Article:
I think this micro trend is coming from women, not from designers. On the runway, handbags are extreme: they’re big enough to put a toddler in or so minuscule you can’t carry an i phone 6. And there is just too much going on, style-wise.

The bags women are gravitating toward in the shop are simple in design. There’s no fur, no logo, no pompoms, and no craziness. These are cute, practical everyday bags that read as modern and of-the-moment.

An important part of this trend: these bags are hands-free. Unlike a clutch or handbag, vintage cross body bags make sense for everyday wear.


Here’s where the cool factor comes in. The purses women are snapping up have a a touch of funkiness. Like the tortoiseshell patterned patent leather one I sold to a Belgian tourist last week. Wearable yet fabulous.

Here are a few I have in the shop right now:

vintage purse

Purple! Velvet!

vintage purse

Woven leather

vintage purse

Grey envelope

vintage purse

White mesh

vintage seventies handbag

Navy velvet

vintage purse

Embossed and embellished

vintage purse

Camel leather with tassels

September 8, 2016
by Winters Past

Wear an 80’s Blazer

It was hot and humid here in Florida until two days ago when it dipped down into the 70’s. That’s not exactly crisp autumn weather,  but apparently my customers are optimistically looking forward to cooler days ahead. People are starting to ask  for jackets and sweaters, so I’m going through my stash of vintage toppers, pulling out the best ones to display.

In the world of vintage jackets, you know what’s looking fresh to me right now? Eighties blazers. There is always something slightly “off” (in a fun sort of way) about the proportions: they’re a little bit shrunken, or boldly oversized, the shoulder pads are so dramatic, or they’re super loose and drape-y. Maybe some of them are trying a bit too hard to be an 80’s version of preppy; the madras is a kind of bright or the buttons are over-the-top faux military. Great! This makes them perfect candidates to be your cool weather signature pieces.

Pair one with what you’re already wearing- jeans, of course, a tee or a soft chambray shirt, sure. Simple enough, Now, how about wearing that statement jacket with some high waisted trousers, or a lace mini, or a leather pencil skirt? Yes, please.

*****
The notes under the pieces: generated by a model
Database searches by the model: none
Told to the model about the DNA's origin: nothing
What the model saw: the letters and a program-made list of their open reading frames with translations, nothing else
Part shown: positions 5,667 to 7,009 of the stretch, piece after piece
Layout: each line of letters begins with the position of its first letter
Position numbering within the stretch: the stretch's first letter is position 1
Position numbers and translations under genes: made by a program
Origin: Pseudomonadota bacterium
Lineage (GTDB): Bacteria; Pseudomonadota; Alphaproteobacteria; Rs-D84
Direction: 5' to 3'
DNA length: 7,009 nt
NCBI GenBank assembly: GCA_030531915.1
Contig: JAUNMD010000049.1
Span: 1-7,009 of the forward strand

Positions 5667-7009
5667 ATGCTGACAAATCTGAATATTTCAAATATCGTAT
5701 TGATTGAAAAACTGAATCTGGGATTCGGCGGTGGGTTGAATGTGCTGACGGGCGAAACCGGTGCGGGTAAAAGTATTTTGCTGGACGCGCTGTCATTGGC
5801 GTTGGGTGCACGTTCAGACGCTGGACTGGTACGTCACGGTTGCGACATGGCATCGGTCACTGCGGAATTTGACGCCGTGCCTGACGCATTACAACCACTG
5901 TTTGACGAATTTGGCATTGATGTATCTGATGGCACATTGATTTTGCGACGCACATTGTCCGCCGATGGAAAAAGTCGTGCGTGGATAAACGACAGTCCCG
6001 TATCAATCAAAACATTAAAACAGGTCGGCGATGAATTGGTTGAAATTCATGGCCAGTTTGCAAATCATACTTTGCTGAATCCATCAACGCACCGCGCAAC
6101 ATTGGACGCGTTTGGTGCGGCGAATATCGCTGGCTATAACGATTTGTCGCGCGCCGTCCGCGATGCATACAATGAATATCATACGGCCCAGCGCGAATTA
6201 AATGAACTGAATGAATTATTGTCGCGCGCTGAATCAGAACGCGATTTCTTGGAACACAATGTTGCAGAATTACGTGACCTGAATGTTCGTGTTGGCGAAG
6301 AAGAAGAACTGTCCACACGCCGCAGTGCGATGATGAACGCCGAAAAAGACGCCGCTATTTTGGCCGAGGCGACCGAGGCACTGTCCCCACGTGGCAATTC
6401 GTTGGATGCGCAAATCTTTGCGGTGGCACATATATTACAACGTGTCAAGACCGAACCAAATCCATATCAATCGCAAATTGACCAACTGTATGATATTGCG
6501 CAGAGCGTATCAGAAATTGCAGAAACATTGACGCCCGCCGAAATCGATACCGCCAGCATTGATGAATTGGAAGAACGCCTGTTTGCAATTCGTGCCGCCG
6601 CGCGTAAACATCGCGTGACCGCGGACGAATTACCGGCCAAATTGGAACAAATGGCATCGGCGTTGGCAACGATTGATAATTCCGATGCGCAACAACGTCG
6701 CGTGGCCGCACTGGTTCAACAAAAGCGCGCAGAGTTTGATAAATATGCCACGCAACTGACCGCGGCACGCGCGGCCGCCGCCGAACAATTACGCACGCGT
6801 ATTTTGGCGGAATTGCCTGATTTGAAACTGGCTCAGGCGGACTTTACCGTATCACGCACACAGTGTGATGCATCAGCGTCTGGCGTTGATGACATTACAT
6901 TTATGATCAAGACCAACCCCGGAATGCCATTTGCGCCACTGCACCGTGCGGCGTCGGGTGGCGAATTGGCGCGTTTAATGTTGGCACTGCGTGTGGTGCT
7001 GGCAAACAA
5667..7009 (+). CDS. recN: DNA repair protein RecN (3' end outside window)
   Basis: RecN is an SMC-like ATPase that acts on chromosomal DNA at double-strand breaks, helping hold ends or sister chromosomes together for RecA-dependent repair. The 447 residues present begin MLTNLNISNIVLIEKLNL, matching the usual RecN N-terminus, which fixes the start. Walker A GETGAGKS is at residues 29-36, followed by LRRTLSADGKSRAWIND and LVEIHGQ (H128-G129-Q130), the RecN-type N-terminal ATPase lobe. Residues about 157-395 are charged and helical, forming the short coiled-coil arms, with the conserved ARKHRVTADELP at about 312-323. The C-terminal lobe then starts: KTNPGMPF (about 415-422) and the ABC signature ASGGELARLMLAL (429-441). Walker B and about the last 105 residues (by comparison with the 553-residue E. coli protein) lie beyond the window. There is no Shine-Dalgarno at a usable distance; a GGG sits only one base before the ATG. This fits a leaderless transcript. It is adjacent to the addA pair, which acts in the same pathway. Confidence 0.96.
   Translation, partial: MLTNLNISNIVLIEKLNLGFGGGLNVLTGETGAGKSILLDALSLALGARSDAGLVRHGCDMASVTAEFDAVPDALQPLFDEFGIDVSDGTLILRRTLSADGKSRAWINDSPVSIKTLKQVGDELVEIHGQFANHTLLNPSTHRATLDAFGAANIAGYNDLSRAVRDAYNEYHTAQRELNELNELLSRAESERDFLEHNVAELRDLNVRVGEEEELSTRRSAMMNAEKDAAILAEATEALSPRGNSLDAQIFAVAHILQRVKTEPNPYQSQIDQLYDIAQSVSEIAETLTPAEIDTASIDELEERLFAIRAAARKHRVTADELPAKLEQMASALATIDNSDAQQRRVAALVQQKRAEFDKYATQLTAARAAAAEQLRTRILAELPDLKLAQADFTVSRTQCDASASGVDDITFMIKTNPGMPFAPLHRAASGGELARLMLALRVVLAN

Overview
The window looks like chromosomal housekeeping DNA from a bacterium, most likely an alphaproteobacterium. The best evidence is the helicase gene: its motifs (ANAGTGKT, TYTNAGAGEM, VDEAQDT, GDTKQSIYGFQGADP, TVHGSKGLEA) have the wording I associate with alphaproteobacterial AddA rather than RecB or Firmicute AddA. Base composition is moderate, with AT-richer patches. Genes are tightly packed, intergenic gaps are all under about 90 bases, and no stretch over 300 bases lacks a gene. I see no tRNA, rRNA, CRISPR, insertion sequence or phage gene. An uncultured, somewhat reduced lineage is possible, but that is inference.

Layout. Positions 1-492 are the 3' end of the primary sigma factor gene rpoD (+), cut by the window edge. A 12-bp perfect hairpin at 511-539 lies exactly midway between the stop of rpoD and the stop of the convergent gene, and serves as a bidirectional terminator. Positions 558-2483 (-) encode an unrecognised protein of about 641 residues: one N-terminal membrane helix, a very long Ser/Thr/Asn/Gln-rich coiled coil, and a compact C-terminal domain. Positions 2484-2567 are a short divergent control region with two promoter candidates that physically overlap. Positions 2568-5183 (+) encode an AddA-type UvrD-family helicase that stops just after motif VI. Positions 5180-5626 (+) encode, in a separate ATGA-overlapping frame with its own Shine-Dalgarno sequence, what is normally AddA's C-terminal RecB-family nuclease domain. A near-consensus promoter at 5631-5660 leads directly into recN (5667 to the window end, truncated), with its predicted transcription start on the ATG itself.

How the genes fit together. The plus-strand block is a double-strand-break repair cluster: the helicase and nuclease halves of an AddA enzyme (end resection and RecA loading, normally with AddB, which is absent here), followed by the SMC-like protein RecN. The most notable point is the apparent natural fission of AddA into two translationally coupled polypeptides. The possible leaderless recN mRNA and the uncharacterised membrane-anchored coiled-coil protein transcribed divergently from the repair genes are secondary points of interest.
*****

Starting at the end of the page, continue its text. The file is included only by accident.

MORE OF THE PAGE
Now play a little: roll up the sleeves, or push them up Miami Vice style. Try adding a big scarf or a fur collar, draped over the shoulders. Or a cross body bag, or a hat, or a statement necklace. or a big brooch on the lapel. You get the idea.

Keep your hair unfussy and the whole thing reads as very modern.

how to wear a vintage blazer

how to wear a vintage blazer

how to wear a vintage blazer

how to wear a vintage blazer

August 31, 2016
by Winters Past

Fresh Prints

The mid sixties into the seventies was a spectacular period for fabric design. There were innovations in cloth that gave us silky polyesters. When they were printed with the new synthetic dyes, a whole world of exciting possibilities opened up.

The color combinations were wild, shocking, sometimes clashing. And the prints! Swirls, paisleys, geometrics, psychedelics and all manner of reigned florals emerged.

In contrast to the rather ladylike patterns of the fifties, sixties textiles were a whirlwind of fantasy and wit. Here are a few examples.

Emilio Pucci, the Prince of Prints, designed in bright, clear colors and modern geometric designs:

emilio-pucci print

Emilio Pucci print

In England, the designer Barbara Hulanicki reached back to art deco themes, updated with modern color palettes for her popular Biba shops.

Biba print

Biba print

Master colorist Emanuel Ungaro gave us fluid prints:

Ungaro print

Ungaro print

Textile designer Celia Birtwell drew her inspiration from romantic and classical themes, reinterpreted for a modern audience. Her husband, designer Ossie Clark, printed her designs onto chiffon, jersey or crepe de chine and cut them into his flamboyant frocks.

cecelia birtwell print

Cecelia Birtwell print

Here are some prints on dresses I have in the shop right now.

vintage mod prints

Dreamy colors

vintage mod prints

Pop art prints

vintage mod prints

Paisleys and geometrics

vintage mod prints

vintage mod prints